Mutation that causes rare muscle disease protects against HIV-1 infection

A mutation that causes a type of muscular dystrophy that affects the limbs protects against HIV-1 infection, according to a study published August 29 in the open-access journal PLOS Pathogens by Sara Rodríguez-Mora, Mayte Coiras and José Alcamí of the Instituto de Salud Carlos III in Madrid, Spain, and colleagues. As the authors noted, this is the second reported genetic defect known to induce strong resistance against HIV-1 infection in humans.

The Transportin 3 gene (TNPO3) encodes a protein, TNP03, that has been described as a key factor in HIV-1 infection. In 2001, researchers discovered a relationship between a genetic defect in TNPO3 and limb girdle muscular dystrophy 1F (LGMD1F)—a rare muscle disease that causes weakness in the limbs and pelvis. In LGMD1F patients, TNPO3 generates a mutated protein called TNPO3_mut.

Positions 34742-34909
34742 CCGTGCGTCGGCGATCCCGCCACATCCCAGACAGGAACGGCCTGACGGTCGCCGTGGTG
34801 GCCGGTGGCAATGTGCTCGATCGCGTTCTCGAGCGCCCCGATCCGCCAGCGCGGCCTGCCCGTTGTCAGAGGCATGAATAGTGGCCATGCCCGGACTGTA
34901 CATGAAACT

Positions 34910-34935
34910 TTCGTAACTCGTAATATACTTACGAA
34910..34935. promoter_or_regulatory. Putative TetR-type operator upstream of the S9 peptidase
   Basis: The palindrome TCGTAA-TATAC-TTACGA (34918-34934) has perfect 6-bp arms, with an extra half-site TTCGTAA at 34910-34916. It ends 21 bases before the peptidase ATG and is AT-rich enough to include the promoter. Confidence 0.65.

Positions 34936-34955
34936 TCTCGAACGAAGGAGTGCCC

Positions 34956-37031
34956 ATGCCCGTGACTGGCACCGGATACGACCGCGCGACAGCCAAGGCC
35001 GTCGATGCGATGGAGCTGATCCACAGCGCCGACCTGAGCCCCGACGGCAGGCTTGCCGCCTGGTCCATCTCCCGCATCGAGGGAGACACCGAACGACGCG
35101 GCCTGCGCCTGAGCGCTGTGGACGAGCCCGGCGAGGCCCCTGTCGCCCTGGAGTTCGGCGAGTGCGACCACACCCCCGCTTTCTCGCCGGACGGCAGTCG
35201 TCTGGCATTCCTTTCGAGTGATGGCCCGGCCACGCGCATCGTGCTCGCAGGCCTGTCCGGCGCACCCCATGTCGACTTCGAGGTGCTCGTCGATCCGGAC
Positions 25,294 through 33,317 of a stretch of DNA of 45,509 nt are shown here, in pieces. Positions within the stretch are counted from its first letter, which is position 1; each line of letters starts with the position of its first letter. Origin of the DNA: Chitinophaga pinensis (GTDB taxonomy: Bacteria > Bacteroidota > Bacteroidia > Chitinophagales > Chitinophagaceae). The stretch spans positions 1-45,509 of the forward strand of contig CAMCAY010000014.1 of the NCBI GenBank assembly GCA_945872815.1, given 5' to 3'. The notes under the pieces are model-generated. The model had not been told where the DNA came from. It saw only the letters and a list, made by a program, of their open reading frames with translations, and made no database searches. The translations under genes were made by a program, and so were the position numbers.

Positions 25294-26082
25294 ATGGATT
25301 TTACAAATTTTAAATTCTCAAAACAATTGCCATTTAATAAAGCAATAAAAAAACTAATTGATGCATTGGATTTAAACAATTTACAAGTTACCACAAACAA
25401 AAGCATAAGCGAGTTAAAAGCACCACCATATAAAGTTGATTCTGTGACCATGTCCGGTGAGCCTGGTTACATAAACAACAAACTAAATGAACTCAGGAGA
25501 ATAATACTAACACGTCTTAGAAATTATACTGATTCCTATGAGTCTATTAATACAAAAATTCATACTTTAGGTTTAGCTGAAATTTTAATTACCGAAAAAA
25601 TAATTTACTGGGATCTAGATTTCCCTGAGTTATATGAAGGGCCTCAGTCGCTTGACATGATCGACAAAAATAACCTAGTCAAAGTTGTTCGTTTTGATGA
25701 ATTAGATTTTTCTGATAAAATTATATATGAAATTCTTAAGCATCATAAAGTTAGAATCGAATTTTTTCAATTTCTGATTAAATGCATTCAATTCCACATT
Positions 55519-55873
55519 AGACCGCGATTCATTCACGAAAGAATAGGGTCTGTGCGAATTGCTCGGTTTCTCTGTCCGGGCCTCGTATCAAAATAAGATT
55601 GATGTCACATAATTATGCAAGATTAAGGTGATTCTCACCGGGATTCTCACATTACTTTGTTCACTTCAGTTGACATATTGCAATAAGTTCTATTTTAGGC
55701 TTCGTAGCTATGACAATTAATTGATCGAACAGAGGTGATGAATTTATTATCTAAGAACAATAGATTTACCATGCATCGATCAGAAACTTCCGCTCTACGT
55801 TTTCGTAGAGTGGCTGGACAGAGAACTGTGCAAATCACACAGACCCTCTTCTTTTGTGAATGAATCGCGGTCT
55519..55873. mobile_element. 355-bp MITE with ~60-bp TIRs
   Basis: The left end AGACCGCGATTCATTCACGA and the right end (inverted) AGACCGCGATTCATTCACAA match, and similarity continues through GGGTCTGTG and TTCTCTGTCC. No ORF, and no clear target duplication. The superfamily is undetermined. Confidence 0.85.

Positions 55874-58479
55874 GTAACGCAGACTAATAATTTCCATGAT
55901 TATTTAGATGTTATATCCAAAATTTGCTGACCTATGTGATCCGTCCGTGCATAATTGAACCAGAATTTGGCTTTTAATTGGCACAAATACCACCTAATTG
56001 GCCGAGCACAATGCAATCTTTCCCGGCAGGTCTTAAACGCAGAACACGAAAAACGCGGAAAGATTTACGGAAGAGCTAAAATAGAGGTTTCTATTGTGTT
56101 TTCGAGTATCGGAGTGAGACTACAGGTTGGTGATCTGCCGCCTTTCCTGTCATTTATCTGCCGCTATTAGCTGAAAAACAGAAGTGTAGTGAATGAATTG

In the new study, Rodríguez-Mora Coiras and Alcamí analyzed the effect of TNPO3_mut on HIV-1 infection using blood cells from patients with LGMD1F. The results show that cells from patients with this mutation in TNPO3 are resistant to HIV-1 infection. According to the authors, cells from LGMD1F patients can be used to understand the mechanisms of action of TNPO3 in HIV infection and to design new therapeutic strategies for the treatment of both diseases.

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